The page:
Five whores went to the podium and took on the D.A. and the DOJ and a San Francisco City Councilman , who could not hide his disdain and disgust through our entire testimony that actual sex workers would challenge their little city fundraiser (fraud), the First Offender Prostitution Program (FOPP) and the money the City recieves from the DOJ to combat sex slavery in San Francisco. Inspite of the one asshole Supervisor, the D.A. and report from the DOJ, the remaining councilmen and woman voted for a full hearing in front of the entire Board of Sups on the issue of not only how much is being spent on enforcement but where it is going and should should any city resourses be spent in arresting adult consensual sex. One SF Supervisor went as far as calling for our complete decriminalization and further that sex work was important work that society benifits from. Ring the bell! Being realistic, the Board of Sups will most likely vote for business as usual, inspite of it's handful of sex positive/pro-sex board members. Still, we sex workers had a victory today in the City and County of San Francisco.

    Prostitutes are on the frontline in the struggle for sex industry and sex industry worker rights. Again, I bring up solidarity in organization and unity in action in regards to combatting our common enemies.

  9. Lisa,

    Congratulations to you and your courageous colleagues for standing up to the powers that be and exposing them, like the Wizard of Oz, as a bunch of humbugs. All their cooked statistics and biased "research" cannot obscure the fact that programs like SAGE are as mendacious as No Child Left Behind. They're no more about helping "prostituted women" than NCLB is about helping struggling students. Both are about extending government power to further regulate individuals and institutions that show any sign of independence from centralized authority.

    As we all have common enemies, we must make common friends. This has always been the challenge of the left. It's internal divisions have prevented it from becoming politically influential. Certainly, it has been victimized by the worst and most brutal attacks of the ruling class and its minions, but its current sorry state is as much its own fault as that of its foes. It has failed to reach out to those the system abuses, regardless of the lines of political correctness and identity politics that must be crossed to do so.

    I only wish that my part of the sex industry had more of the grit you showed at that meeting. Performers are insulated by those they work for from the harder aspects of sex work in other branches, now more than when Nina and I got in the business. Back then, sets were routinely busted, performers arrested and charged right along with everybody else, and there was no thought given to the possibility of "mainstream recognition."

    As some here know, Nina herself was busted in Vegas many years ago for a stage performance deemed illegal and it's taken her until very recently to put that entirely in the rear-view mirror. She's been downtown and understands that making porn is sex work as well as acting and that every sex worker is her sister.

    For most sex performers today, such things are dim fables from a distant past. What they do is legal and when producers get in trouble, the lawyers sort it out, leaving the sex workers themselves out of the loop as much as possible.

    There is much consciousness-raising to be done on our side of the fence in that regard.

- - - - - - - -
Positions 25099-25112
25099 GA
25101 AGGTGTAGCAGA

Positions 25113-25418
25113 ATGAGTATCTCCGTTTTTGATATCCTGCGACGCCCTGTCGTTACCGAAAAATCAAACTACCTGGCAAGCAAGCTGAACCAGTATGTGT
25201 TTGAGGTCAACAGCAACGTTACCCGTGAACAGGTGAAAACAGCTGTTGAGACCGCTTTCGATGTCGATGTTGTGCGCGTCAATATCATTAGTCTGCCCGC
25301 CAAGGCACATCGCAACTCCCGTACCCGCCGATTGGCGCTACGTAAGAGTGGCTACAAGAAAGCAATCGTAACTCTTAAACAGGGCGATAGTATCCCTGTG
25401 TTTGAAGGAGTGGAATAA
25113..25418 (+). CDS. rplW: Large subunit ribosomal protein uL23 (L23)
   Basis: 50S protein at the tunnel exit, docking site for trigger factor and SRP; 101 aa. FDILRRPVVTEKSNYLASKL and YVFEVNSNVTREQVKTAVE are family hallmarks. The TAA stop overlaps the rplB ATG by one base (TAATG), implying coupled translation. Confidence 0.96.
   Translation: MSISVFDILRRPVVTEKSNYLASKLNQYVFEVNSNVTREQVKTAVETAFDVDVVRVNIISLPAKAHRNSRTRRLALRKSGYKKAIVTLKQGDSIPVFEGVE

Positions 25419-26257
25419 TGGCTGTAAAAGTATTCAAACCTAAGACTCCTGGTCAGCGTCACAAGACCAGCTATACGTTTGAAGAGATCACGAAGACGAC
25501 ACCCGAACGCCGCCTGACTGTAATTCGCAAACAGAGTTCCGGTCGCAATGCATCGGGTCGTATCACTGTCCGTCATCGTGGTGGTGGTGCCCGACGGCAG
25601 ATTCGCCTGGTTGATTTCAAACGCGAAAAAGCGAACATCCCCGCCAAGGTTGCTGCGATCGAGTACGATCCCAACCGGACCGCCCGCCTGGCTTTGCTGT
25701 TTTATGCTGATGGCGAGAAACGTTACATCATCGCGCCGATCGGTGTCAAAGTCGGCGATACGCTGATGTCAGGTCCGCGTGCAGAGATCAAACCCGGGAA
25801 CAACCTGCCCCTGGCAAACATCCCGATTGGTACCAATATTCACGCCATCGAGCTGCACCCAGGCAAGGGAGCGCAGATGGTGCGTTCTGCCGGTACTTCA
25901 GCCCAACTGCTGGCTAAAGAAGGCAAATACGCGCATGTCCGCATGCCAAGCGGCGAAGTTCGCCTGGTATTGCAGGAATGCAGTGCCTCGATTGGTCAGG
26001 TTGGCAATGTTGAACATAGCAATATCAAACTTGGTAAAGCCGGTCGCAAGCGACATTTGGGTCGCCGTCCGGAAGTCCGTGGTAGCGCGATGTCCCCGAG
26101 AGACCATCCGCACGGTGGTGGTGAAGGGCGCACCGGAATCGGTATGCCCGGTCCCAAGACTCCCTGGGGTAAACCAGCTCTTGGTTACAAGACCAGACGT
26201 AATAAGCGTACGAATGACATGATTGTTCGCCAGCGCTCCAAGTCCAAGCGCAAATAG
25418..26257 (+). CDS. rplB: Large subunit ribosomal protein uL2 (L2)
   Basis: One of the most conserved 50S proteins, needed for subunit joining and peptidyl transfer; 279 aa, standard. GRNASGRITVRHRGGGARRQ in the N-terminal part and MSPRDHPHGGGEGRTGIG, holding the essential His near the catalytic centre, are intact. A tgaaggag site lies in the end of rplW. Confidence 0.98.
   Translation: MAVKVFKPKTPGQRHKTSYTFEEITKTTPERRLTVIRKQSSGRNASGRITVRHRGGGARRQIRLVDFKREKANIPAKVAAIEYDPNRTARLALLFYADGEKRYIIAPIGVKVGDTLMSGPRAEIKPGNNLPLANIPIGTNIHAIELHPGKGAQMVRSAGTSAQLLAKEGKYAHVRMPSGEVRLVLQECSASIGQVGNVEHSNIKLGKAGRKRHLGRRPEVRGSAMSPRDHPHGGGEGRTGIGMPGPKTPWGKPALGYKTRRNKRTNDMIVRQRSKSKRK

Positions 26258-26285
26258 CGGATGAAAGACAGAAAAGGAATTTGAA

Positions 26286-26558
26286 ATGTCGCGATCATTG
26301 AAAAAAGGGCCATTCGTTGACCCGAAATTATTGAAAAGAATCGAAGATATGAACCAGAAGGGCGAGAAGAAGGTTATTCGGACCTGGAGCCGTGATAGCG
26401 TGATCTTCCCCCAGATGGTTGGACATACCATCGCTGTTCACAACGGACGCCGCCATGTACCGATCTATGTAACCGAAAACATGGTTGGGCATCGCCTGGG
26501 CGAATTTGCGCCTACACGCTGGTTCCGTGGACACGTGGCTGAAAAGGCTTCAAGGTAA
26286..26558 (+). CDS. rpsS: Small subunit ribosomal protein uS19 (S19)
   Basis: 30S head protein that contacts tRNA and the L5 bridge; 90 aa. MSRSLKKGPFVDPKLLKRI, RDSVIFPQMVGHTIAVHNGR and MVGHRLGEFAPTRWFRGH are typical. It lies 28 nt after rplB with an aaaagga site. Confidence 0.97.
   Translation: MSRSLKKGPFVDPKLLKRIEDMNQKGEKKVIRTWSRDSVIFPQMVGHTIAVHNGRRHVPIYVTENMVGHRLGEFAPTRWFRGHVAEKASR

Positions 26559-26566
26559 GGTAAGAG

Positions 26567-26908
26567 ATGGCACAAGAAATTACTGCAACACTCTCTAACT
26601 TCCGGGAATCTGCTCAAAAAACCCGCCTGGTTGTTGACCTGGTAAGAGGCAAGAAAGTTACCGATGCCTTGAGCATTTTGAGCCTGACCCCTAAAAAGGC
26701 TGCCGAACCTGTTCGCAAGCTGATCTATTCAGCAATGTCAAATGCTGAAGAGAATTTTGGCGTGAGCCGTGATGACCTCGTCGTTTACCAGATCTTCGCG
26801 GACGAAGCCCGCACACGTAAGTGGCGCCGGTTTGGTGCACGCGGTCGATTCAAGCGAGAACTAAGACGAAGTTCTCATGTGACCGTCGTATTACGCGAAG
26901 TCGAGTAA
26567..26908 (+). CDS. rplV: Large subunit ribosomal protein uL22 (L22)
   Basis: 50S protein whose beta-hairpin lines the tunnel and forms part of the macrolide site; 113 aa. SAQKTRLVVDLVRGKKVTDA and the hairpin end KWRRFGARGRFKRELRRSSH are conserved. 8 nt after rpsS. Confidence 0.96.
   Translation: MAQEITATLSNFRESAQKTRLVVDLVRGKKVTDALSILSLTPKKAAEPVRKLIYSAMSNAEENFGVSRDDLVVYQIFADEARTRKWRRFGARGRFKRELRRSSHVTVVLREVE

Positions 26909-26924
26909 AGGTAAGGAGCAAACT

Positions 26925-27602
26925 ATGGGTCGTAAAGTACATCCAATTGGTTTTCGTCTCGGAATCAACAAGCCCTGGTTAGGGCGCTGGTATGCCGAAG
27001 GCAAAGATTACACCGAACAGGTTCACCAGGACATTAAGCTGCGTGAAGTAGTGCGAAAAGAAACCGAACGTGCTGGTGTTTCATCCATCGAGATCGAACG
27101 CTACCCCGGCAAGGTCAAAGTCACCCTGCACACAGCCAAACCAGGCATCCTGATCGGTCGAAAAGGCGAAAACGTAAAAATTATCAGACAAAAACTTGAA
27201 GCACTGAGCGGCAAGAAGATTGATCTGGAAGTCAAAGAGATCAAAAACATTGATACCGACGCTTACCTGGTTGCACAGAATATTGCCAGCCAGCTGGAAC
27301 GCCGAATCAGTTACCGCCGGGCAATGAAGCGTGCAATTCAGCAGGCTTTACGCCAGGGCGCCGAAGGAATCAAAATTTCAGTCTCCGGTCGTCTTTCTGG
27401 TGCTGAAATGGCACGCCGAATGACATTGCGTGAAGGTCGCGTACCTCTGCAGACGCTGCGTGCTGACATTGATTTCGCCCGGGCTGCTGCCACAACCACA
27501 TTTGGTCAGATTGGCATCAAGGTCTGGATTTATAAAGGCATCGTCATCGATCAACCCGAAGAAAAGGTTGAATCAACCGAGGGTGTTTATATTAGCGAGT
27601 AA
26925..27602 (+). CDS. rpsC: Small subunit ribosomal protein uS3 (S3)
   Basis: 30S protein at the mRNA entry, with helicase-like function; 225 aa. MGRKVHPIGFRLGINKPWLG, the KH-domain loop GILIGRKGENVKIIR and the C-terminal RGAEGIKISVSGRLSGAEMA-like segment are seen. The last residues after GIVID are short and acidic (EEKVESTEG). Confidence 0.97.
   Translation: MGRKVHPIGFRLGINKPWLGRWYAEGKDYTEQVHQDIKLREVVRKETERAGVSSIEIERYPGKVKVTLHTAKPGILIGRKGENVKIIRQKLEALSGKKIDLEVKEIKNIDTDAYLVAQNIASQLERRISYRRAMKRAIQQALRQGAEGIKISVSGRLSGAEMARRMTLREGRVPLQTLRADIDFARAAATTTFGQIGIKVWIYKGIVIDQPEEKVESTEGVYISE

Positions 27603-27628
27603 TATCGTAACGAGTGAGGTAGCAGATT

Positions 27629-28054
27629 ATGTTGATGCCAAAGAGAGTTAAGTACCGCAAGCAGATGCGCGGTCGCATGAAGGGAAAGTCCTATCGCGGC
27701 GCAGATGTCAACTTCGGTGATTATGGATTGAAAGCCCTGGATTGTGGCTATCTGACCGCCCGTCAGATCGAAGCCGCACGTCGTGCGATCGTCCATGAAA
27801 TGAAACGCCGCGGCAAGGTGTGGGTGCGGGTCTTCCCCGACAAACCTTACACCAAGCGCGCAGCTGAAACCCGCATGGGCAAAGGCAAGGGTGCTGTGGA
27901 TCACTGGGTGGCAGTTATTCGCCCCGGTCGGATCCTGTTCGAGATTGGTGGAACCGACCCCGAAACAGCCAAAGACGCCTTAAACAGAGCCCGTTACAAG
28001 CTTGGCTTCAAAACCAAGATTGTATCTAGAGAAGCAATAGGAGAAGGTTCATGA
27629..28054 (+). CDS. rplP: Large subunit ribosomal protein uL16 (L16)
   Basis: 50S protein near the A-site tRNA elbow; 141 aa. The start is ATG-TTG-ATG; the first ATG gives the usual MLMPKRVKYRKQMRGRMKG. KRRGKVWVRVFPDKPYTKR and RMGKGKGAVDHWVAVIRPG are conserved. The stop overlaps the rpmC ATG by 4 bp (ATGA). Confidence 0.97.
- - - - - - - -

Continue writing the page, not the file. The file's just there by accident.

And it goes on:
But in the meantime, today is a good day for all of us and I share in your savoring of this hard-won achievement. Small battles like this one determine the outcome of much greater conflicts in the long run, and that's what we're in this for ... the long run.

  10. Nina did twelve days for having sex with a group of women on stage back in the early 90s in Las Vegas. Is that accurate or close enough? Hookers love,admire and look up and to Nina for all the work she has done on the behalf of all sex industry workers. Nina Hartley more than any other sex worker, taught us all "whore pride." I have to tell you, she had a deep profound effect on how I viewed myself as a worker and as a women and still does.

    Can I get an amen.

  11. Important enough to acknowledge, that I was able to take to the podium and testify yesterday because of all the work Nina did, long before I got to the city council chamber.

  12. Lisa.....way to go!!!

    Actually, Nina wasn't jailed in Vegas back then for actually having sex on stage; she was jailed for solicitation, as was the rest of the "Erotic Eleven". She only described the acts that the other women did perform on stage...which is why they were charged under the then felony charge of "public lesbianism" (or I so I thought it was called). The event took place during a fundraiser for the group Fans of X-Rated Entertainment at a adult night club...hence, the solicitation charge.


  13. In fact, Nina did more like twelve hours than twelve days. She was bonded out and allowed to leave Los Vegas, which she did happily.

    But it did not end there by any means. It took many months and thousands of dollars in legal fees for her attorney to plea bargain the initial charges, which were serious, prostitution-related felonies, down to a misdemeanor "disturbing the peace" kind of thing.

    Though no actual jail time was involved, the financial and legal repercussions went on and on, and lest anyone think that such things ever go away, by consenting to a guilty plea, Nina got into the vast criminal justice system computer net as a convicted offender on a sexual misconduct beef. That sticks like glue and would undoubtedly come up from the records if she ever had an unfriendly encounter with any law enforcement agency in the country.